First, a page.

Regardless – it wasn’t something they were prepared for when they considered having a family. When she tells Manoah about the visit from the angel, Manoah’s immediate response is to pray for God to send the angel AGAIN so that he might teach them “what to do for the boy” (Judg. 13:8).
God sends the angel again. Manoah inquires as to what this boy’s life is going to be like (Judg. 13:12). The angel tells Manoah that the information he gave to Manoah’s wife is sufficient.
The angel leaves them via the flame from the altar – making Manoah realize that this was an angel of the Lord. Manoah is afraid they are going to die because they have seen God and he gets a little emotional.
I love this part – his practical wife replies that if God had wanted to kill them He would not have accepted their offerings and he would not have told them they have this son to raise in this way (Judg. 13:23).
“Then the woman gave birth to a son and named him Samson; and the child grew up and the Lord blessed him” (Judg. 13:24).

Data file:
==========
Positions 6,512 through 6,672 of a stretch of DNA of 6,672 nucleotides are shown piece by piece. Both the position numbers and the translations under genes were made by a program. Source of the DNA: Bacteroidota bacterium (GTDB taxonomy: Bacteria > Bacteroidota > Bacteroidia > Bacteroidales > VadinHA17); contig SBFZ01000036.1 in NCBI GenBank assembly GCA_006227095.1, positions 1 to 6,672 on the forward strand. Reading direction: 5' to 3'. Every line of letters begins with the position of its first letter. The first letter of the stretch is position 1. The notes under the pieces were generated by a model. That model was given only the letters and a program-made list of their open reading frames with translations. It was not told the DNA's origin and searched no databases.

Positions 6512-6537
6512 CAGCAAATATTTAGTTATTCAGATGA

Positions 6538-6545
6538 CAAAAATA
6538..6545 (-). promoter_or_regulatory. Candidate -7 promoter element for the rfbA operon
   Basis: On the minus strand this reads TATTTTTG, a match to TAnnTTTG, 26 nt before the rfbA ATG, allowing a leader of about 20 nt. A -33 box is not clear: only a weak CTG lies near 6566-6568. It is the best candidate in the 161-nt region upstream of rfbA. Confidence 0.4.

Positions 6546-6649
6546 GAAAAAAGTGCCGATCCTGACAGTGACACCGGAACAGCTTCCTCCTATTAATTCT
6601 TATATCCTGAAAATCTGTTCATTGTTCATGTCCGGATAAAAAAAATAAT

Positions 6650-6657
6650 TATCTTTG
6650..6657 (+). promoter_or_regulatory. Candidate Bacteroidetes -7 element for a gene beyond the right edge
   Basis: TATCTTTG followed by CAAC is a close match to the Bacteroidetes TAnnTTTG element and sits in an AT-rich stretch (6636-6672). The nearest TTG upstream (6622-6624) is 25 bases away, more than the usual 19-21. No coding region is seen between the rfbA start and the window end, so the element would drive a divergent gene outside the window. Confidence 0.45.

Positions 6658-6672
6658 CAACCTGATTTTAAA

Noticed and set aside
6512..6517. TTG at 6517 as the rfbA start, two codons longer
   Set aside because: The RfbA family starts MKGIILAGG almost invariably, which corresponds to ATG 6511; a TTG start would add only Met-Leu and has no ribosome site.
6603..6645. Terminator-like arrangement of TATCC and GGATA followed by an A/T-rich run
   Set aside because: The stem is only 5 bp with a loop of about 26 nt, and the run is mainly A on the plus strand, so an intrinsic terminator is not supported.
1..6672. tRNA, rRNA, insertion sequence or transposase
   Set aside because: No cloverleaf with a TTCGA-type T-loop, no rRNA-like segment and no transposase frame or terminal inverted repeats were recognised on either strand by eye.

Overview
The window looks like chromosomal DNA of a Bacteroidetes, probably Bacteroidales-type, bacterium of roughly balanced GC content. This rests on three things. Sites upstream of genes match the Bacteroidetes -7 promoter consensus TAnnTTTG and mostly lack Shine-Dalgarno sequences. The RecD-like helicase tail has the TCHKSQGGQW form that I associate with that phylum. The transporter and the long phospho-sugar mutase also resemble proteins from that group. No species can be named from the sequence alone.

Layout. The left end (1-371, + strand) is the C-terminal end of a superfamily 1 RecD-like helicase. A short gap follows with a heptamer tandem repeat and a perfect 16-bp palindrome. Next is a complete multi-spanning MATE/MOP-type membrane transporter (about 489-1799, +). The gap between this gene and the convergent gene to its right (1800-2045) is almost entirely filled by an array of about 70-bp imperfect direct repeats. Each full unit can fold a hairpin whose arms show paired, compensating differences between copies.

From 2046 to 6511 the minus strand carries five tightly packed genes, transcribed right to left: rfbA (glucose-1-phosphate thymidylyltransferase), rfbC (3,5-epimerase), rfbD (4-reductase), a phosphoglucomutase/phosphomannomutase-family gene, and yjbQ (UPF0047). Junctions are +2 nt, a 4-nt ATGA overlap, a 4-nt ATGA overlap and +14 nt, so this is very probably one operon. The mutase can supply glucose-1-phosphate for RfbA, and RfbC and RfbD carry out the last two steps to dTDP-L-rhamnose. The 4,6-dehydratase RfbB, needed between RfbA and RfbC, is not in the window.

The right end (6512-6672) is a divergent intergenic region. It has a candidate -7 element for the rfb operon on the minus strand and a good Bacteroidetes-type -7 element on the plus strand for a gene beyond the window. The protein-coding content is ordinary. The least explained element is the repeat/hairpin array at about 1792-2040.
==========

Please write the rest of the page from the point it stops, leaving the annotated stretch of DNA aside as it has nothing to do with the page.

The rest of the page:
This woman shows a great deal of faith. When the angel first arrived, she didn’t feel compelled to ask who he was or where he came from. She just took the information, processed it, and told Manoah about it.
With all of these happenings, this woman still didn’t know all that Samson was born to do. When he made the choice for a wife from among the daughters of the Philistines, she and Manoah were rightly concerned. God had told Israel repeatedly not to marry among the nations around them.
She didn’t know that God was using Samson’s life in this way to destroy the Philistines (Judg. 14:4). But we know from Judges 16:17 that Samson’s mother had been faithful to all the angel had told her to do. She had never cut Samson’s hair. The fact that Samson had not cut it once he was of age indicates that she had also taught him why he wasn’t to cut it.
She would not have had this conversation with him once. This would have been a diligent effort on her part (Deut. 6:7). After all, keeping his hair long was unnatural (1 Cor. 11:14). Keeping the vow for a child was unusual. As Numbers 6 shows, this was something an adult man or woman would have chosen to do on their own. Keeping the vow for all his life was unusual as well. We are told of no one else who kept this vow in this way.